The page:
Handling dynamic web elements is one of the most common challenges while performing automation testing. Selenium Webdriver knows how to handle dynamic web elements better like checkboxes, dropdowns, and alerts etc. It is very easy to locate the web elements with XPath or ID in case of static elements, but if the element’s XPath or ID keeps changing, it becomes very difficult to handle.
Selenium uses some of the following methods to handle dynamic elements:
- Absolute XPath: This is the most often used Xpath to handle dynamic elements and it contains the complete path of the web UI element starting from the root node.
- Contains(): This function has the ability to find an element with partial text and can be used to handle dynamic elements.
- Starts-with(): This function is based on finding and matching the starting text of the supplied attribute with the attribute of dynamic elements.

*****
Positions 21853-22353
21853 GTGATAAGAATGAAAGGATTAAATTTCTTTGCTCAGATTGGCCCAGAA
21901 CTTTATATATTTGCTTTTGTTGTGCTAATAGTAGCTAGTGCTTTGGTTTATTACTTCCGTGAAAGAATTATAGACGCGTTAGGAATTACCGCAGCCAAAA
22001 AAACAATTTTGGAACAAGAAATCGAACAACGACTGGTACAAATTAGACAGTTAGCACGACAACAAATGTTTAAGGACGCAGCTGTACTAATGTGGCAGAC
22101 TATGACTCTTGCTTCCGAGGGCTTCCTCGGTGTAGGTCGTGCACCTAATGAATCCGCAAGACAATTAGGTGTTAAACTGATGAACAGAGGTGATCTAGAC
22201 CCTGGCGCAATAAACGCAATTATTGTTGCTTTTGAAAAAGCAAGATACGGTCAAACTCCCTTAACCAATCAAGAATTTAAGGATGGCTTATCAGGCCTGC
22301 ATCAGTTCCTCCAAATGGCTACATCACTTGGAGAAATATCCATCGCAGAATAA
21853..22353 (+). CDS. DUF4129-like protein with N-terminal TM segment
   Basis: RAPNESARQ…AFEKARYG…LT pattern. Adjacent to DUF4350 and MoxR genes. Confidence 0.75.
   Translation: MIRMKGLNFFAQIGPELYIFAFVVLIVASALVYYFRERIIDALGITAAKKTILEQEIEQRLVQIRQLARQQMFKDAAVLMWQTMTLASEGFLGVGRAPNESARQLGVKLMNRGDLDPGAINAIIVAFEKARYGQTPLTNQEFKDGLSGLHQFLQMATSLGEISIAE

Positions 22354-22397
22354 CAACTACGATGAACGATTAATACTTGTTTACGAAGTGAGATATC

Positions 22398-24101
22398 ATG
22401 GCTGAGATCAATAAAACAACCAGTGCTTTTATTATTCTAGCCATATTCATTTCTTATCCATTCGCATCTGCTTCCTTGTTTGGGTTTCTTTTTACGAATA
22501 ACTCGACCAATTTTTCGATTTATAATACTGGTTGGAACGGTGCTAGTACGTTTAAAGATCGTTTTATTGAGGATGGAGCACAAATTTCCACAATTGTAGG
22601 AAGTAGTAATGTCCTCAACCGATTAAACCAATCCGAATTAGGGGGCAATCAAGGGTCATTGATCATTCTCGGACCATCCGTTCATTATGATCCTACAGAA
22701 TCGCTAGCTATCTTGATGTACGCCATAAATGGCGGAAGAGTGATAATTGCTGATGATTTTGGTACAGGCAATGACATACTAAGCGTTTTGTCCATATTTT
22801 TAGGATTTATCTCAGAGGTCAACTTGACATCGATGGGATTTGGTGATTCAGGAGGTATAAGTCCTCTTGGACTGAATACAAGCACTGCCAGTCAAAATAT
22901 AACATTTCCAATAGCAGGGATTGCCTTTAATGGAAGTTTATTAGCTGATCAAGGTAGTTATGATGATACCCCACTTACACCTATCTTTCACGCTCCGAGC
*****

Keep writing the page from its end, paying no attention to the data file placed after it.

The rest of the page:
2. Easy to Identify and Use Web Elements
Selenium WebDriver has a set of locators that can be helpful in finding web elements on the webpage. With this, it becomes easier to implement those elements in the test automation suite. Following are the few most used locators:
- CSS Selector
Selenium Webdriver vs Selenium RC
Selenium RC had some restrictions which eventually led to the development of Selenium WebDriver. Selenium web driver comes with an enhanced version of Selenium RC. Let’s look into what Selenium Webdriver has got in comparison to Selenium RC.
Selenium Webdriver architecture is very simple, precise and more efficient. It controls the web browsers like Chrome, Firefox etc directly from OS level. All you need is your IDE for writing Selenium automation script and a browser.